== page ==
Lions, Crocodiles and Rattlesnakes Kept in UK Properties
By |Published On: 24th May 2016|

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Lions, Crocodiles and Rattlesnakes Kept in UK Properties

By |Published On: 24th May 2016|

This article is an external press release originally published on the Landlord News website, which has now been migrated to the Just Landlords blog.

Do you know what could be lurking next door? According to new data, wild animals, including lions, tigers, crocodiles, rattlesnakes and zebras, are being kept legally in UK properties.

A Freedom of Information request (FOI) revealed that more than 100 councils have issued licenses to people who keep undomesticated animals at home.

It found that more than 300 cobras, vipers and rattlesnakes are living on private property across the UK.

Lions, Crocodiles and Rattlesnakes Kept in UK Properties

Lions, Crocodiles and Rattlesnakes Kept in UK Properties

The FOI discovered:

  • In Cornwall, licenses for pumas, lynxes, ocelots, lemurs, vipers, ostriches and a range of wild cats have been issued.
  • Wolves, alligators, caiman crocodiles, black widow spiders, venomous snakes and short-clawed otters are being kept in Central Bedfordshire.
  • Cannock Chase Council has issued licenses for three tigers and two lions.
  • Among the most popular dangerous pets are lemurs, 115 of which are kept in domestic settings.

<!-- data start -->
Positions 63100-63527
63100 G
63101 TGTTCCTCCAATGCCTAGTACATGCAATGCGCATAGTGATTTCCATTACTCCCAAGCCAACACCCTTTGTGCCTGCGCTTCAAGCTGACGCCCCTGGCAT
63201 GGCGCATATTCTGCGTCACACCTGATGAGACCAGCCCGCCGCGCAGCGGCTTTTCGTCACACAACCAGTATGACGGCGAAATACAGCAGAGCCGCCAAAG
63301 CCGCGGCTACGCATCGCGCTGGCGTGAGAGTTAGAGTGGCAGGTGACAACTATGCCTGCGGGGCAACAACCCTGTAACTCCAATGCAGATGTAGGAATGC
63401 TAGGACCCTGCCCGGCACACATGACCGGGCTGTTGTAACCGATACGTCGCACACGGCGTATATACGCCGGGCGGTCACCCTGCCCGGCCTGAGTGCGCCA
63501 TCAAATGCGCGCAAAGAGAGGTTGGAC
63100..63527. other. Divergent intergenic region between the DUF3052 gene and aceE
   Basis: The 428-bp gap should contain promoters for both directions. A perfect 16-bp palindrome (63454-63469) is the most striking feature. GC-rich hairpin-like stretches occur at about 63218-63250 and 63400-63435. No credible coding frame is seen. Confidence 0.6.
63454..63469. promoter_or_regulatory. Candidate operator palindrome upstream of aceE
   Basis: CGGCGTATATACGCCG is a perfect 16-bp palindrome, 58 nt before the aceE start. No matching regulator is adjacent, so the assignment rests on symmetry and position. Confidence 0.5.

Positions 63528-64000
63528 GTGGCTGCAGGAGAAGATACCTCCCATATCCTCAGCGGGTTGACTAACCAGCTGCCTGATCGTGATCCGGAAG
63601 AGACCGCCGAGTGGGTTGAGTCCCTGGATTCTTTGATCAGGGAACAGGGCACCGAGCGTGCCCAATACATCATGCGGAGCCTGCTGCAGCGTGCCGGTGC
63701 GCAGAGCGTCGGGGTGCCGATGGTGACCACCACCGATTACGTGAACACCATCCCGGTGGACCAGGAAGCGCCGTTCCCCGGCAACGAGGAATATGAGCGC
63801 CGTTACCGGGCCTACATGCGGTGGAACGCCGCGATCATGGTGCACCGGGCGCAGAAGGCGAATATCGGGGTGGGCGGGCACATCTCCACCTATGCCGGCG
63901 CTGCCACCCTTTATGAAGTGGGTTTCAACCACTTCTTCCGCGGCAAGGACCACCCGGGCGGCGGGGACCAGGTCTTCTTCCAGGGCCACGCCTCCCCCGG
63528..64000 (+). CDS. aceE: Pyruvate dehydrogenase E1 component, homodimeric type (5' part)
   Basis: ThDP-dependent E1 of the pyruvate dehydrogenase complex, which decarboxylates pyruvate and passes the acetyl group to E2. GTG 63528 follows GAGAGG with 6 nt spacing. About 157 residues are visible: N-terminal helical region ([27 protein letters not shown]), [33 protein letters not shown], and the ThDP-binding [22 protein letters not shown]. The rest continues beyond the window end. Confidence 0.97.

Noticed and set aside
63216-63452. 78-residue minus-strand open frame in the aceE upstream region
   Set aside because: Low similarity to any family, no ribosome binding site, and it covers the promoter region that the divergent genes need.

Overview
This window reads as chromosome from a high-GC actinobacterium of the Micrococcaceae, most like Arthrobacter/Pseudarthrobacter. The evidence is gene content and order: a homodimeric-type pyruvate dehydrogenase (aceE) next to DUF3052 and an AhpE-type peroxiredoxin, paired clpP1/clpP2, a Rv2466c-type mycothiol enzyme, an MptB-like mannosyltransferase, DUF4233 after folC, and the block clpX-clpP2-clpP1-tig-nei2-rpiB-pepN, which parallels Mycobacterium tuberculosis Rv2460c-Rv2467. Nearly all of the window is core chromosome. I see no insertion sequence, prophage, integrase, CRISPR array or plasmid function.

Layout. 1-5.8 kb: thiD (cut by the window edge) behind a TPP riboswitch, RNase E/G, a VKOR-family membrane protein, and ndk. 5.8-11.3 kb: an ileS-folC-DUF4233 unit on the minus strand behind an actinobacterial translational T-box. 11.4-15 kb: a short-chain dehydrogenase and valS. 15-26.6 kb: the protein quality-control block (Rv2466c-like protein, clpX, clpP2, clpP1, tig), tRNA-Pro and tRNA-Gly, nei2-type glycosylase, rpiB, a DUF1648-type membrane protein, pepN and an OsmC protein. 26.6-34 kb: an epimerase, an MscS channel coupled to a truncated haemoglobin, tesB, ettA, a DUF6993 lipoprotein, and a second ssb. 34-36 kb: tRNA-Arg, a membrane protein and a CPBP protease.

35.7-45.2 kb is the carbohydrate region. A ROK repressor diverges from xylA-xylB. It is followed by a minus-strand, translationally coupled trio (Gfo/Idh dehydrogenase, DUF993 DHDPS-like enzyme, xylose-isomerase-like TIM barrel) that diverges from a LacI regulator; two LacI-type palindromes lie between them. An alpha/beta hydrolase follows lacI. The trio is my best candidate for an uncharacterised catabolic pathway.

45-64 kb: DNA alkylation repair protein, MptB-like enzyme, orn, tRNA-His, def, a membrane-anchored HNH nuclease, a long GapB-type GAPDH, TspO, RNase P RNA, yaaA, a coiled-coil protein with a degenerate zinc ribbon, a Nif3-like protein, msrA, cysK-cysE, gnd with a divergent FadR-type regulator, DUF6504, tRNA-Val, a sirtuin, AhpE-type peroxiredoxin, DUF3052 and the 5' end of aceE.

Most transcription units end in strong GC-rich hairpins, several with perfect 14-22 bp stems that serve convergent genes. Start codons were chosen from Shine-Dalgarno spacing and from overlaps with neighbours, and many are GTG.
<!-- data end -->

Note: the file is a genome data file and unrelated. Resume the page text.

• 15 wolves are registered at UK addresses.
  • 412 bison and over 2,000 wild boar live in private fields in the UK, along with a group of zebras.

Licenses are required to keep animals that are considered wild, dangerous or exotic on private property. Councils grant these licenses, provided that mandatory safety measures are in place at the owner’s home and a fee is paid.

Just last week, we reported that a zookeeper was looking for a rental property for himself and two animals – a walrus and a flamingo. Would you accept these wild pets in your property?

Iain Newby, who runs a wild animal rescue facility from his home in Essex, spoke to BBC Radio 5: “I can understand people’s fascination with a lot of these animals, I keep servals myself – African cats.

“A lot of these animals I do believe should never be pets, they should be – if they are rare or if they are endangered – in proper breeding groups to keep the populations.

“But there are certain animals that are kept as pets, have been kept as pets for a long time, are bred in captivity, such as the servals.”

Although the results of the FOI are shocking enough, the councils have only revealed details of animals being kept legally with a license, but not any that are being kept illegally on private property.

Newby believes that there are many more animals being kept in homes around the UK than the FOI states. Do you know of anyone that keeps wild animals in their house? Make sure your tenants don’t!

About the Author: Em Morley (she/they)

Em is the Content Marketing Manager for Just Landlords, with over five years of experience writing for insurance and property websites. Together with the knowledge and expertise of the Just Landlords underwriting team, Em aims to provide those in the property industry with helpful resources. When she’s not at her computer researching and writing property and insurance guides, you’ll find her exploring the British countryside, searching for geocaches.

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